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dc.contributor.advisorZarnescu, Daniela C.
dc.contributor.authorPodolsky, Taylor Catherine
dc.creatorPodolsky, Taylor Catherineen_US
dc.date.accessioned2013-08-09T18:45:00Z
dc.date.available2013-08-09T18:45:00Z
dc.date.issued2013
dc.identifier.citationPodolsky, Taylor Catherine. (2013). An Investigation of the Insulin Pathway and TDP-43 Based Amyotrophic Lateral Sclerosis (Bachelor's thesis, University of Arizona, Tucson, USA).
dc.identifier.urihttp://hdl.handle.net/10150/297742
dc.description.abstractThe discovery of novel pathways and therapies in disease pathology is especially compelling in fatal neurodegenerative diseases like Amyotrophic Lateral Sclerosis (ALS), also known as Lou Gehrig’s Disease. We have developed a Drosophila model for ALS based on the overexpression of five variants of humanTDP-43, an RNA-binding protein that has been linked to ALS and other neurodegenerative diseases. In our fly model we can reproduce many of the ALS human pathologies including diminished locomotor function, and shortened life span. A primary screen of 1200 FDA approved compounds was performed, which led to the identification of compounds which rescue lethality, including six different antidiabetic drugs. These drugs fell into three different categories, namely sulfonylureas, biguanides, and thiazolidinediones. Follow-up validations studies have shown locomotor function defects caused by TDP-43 toxicity. These findings suggest that antidiabetic drugs may have therapeutic potential for ALS.
dc.language.isoenen_US
dc.publisherThe University of Arizona.en_US
dc.rightsCopyright © is held by the author. Digital access to this material is made possible by the University Libraries, University of Arizona. Further transmission, reproduction or presentation (such as public display or performance) of protected items is prohibited except with permission of the author.en_US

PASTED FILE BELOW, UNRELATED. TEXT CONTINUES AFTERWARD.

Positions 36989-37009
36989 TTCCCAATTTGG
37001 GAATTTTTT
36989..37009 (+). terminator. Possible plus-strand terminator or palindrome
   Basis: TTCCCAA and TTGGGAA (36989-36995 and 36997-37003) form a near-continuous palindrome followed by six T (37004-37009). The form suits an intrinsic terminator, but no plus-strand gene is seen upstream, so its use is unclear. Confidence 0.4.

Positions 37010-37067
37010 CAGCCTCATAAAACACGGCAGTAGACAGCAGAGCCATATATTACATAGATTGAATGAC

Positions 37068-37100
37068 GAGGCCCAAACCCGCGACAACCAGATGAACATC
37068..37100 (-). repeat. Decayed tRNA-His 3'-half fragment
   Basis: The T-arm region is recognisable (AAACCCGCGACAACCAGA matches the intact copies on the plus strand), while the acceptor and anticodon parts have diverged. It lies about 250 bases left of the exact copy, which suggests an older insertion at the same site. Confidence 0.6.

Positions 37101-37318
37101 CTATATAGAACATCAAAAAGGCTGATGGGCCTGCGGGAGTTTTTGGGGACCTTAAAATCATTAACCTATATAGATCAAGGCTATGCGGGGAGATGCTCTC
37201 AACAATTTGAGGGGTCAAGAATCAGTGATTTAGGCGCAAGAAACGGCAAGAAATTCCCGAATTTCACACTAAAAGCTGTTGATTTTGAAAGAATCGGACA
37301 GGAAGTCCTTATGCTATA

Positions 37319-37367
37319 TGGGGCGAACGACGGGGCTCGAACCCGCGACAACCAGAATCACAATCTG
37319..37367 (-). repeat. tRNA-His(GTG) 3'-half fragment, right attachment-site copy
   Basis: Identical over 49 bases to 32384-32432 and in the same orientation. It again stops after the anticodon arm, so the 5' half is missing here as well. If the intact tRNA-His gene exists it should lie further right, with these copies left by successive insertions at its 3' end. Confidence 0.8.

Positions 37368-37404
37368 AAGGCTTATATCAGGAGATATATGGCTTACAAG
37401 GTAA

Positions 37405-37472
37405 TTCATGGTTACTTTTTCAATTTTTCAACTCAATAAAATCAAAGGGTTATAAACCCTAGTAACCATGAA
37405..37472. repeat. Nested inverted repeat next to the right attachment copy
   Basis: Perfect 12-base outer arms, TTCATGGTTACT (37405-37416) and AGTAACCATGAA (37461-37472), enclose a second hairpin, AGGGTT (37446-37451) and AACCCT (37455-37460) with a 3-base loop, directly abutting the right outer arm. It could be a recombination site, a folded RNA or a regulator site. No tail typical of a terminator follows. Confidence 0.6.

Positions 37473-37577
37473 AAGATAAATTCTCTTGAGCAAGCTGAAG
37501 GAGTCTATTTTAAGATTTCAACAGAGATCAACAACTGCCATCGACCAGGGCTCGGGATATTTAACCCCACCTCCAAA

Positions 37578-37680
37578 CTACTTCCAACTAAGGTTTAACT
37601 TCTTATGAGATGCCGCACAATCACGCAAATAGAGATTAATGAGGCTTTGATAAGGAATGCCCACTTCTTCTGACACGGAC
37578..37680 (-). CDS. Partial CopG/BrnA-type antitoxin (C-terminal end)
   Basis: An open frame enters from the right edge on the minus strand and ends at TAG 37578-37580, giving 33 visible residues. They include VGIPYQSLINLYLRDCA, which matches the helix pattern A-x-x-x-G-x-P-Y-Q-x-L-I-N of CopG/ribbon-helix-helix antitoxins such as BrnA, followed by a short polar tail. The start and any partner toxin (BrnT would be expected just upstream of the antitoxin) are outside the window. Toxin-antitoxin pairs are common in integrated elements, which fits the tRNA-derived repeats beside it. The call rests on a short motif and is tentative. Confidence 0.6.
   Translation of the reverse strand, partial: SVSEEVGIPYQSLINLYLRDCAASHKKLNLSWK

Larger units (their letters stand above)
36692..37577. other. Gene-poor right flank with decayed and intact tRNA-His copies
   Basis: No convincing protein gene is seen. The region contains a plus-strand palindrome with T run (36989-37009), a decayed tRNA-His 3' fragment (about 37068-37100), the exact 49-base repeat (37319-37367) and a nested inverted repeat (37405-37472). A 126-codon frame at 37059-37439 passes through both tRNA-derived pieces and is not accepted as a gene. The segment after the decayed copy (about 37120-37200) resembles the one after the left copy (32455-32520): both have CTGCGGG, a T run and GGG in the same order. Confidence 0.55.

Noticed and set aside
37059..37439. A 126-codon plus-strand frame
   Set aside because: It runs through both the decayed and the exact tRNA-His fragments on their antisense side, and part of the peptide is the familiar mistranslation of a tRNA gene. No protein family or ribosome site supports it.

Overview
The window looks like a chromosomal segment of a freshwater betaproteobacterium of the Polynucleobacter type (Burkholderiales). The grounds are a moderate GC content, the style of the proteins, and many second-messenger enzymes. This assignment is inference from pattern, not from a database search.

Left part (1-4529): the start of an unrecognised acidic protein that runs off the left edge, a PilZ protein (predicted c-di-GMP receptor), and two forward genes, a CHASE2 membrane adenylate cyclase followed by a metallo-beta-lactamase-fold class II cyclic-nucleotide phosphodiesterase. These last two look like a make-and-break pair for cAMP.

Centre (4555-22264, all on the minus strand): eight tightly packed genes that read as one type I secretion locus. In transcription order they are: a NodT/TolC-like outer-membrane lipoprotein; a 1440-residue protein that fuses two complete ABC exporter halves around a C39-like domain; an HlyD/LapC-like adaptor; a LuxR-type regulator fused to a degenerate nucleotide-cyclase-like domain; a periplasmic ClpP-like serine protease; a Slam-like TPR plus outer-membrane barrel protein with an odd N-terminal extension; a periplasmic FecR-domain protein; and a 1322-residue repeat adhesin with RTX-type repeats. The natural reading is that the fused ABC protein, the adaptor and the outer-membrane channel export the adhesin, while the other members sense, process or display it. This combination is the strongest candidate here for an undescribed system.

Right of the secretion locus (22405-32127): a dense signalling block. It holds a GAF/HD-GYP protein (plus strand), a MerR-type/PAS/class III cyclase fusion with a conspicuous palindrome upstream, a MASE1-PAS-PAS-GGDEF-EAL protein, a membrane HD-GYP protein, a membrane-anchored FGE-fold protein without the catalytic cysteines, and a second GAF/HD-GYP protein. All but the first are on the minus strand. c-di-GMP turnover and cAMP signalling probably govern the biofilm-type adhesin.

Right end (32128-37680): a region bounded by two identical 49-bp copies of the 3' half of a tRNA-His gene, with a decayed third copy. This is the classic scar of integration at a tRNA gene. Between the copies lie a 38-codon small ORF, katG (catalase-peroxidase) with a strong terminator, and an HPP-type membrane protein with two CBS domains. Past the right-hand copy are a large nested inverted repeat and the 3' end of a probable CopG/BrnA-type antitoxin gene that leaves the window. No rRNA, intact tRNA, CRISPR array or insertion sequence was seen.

dc.rights.urihttp://rightsstatements.org/vocab/InC/1.0/
dc.titleAn Investigation of the Insulin Pathway and TDP-43 Based Amyotrophic Lateral Sclerosisen_US
dc.typetexten_US
dc.typeElectronic Thesisen_US
thesis.degree.grantorUniversity of Arizonaen_US
thesis.degree.levelbachelorsen_US
thesis.degree.disciplineHonors Collegeen_US
thesis.degree.disciplineBiology - Biomedical Studiesen_US
thesis.degree.nameB.S.en_US
refterms.dateFOA2018-06-23T13:56:23Z
html.description.abstractThe discovery of novel pathways and therapies in disease pathology is especially compelling in fatal neurodegenerative diseases like Amyotrophic Lateral Sclerosis (ALS), also known as Lou Gehrig’s Disease. We have developed a Drosophila model for ALS based on the overexpression of five variants of humanTDP-43, an RNA-binding protein that has been linked to ALS and other neurodegenerative diseases. In our fly model we can reproduce many of the ALS human pathologies including diminished locomotor function, and shortened life span. A primary screen of 1200 FDA approved compounds was performed, which led to the identification of compounds which rescue lethality, including six different antidiabetic drugs. These drugs fell into three different categories, namely sulfonylureas, biguanides, and thiazolidinediones. Follow-up validations studies have shown locomotor function defects caused by TDP-43 toxicity. These findings suggest that antidiabetic drugs may have therapeutic potential for ALS.


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